The Most Effective Transition Tool: Community-Based Instruction

When I tell my friends and family about community-based instruction, they make comments like, “Must be real rough getting to go to the mall for your job” or “I saw you checked in on FourSquare at Target on Thursday morning.  Must be nice to get to go shopping during the day”.  These people have no idea what they are talking about.

Community-based instruction (often referred to as CBI in the special education world), is not what you remember high school field trips to be: 3 school busses full of shouting adolescents heading to the local museum to follow up on the unit they just studied in social studies (which really boils down to a bunch of kids walking the dim halls of the museum, copying the smart kids’ worksheet that has to be completed and turned in before they can get back on the bus) while the teachers and chaperones hang out by the laundry baskets full of cold lunches.  This is NOT an example of community-based instruction.

CBI IS a small group of students, usually young adults with more significant needs, with one or two teachers, heading out into the community with instructional goals to be focused on.  For example:

- The teacher and 3 students head to the grocery store in the school van, school bus, or if the school is in an urban area, public transit or they walk there.  

- Each student is armed with a shopping list and money, either from home or school.  

- While at the grocery store, the students work on MANY skills:

 - pushing a shopping cart (which is harder than it sounds…believe me)

- locating the correct aisle

- locating the correct item

- noting the price & rounding the price up to the next dollar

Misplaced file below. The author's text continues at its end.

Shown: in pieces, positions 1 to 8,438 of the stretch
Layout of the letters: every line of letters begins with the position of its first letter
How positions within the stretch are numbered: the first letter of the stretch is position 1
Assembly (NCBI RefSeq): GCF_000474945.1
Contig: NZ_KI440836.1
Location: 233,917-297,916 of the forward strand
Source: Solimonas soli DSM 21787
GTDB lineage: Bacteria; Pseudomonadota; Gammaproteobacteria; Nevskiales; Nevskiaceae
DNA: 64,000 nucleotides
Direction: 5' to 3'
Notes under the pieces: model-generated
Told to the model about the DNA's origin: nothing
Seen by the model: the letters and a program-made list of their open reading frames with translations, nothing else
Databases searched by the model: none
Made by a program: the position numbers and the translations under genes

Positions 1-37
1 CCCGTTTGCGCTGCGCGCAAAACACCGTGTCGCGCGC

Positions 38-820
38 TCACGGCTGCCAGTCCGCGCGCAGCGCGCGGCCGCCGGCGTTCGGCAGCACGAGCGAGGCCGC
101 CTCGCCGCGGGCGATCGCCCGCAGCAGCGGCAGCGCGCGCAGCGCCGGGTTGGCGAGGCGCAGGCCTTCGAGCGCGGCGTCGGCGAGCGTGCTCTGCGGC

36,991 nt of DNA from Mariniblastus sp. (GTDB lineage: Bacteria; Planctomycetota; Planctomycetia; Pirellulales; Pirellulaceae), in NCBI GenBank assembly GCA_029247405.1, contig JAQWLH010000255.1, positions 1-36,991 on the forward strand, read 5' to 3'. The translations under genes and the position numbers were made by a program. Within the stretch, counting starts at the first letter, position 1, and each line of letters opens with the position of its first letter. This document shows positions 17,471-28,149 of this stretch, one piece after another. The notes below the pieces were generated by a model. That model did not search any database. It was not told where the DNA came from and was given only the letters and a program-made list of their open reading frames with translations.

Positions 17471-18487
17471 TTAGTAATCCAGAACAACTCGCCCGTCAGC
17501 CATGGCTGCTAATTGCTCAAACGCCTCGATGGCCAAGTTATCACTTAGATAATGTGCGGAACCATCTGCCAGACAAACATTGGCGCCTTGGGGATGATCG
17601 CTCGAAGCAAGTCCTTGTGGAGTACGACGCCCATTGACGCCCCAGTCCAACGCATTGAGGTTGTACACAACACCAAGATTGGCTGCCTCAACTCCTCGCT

- adding up the approximate total

- making sure they have enough money to cover the cost of their purchases

- locating an open cashier 

- unloading the cart

- using appropriate social skills with the cashier and bagger

- paying for the items with the correct bills

- remembering to take their change

- moving out of the way BEFORE putting their change and receipt back in their wallet so the next customer can go (next to impossible)

 Whew.  I’m exhausted just from writing it all down.  A little different from a field trip, hey?

 The goal of CBI is for students to learn how, as independently as possible, to get things done in their community, including shopping skills, restaurant skills, and recreation skills.  

CBI is directly connected to students’ post-high school goals in the area of independent living.  For some students, the goal might be to independently access their community.  For other students, their goal might be to stay with their family at the mall and not run away.  In either case, the ability to access the community is big part of transition planning, education, and post-school life.   I believe teaching skills in the community is essential to preparing students with disabilities for adulthood.  

Don’t just take my word for it.  Check out what these experts think about community-based instruction:  

Academy of Special Education Professionals

Walker, A., Uphold, N, Richter. S., Test, D.  (2010).  Review of the literature on community-based instruction across grade levels.  Education and Training in Autism and Developmental Disabilities.  45(2), 242-267.

Tips and Benefits of Community-Based Instruction from the University of Nevada

National Secondary Transition Technical Assistance Center (nsttac)






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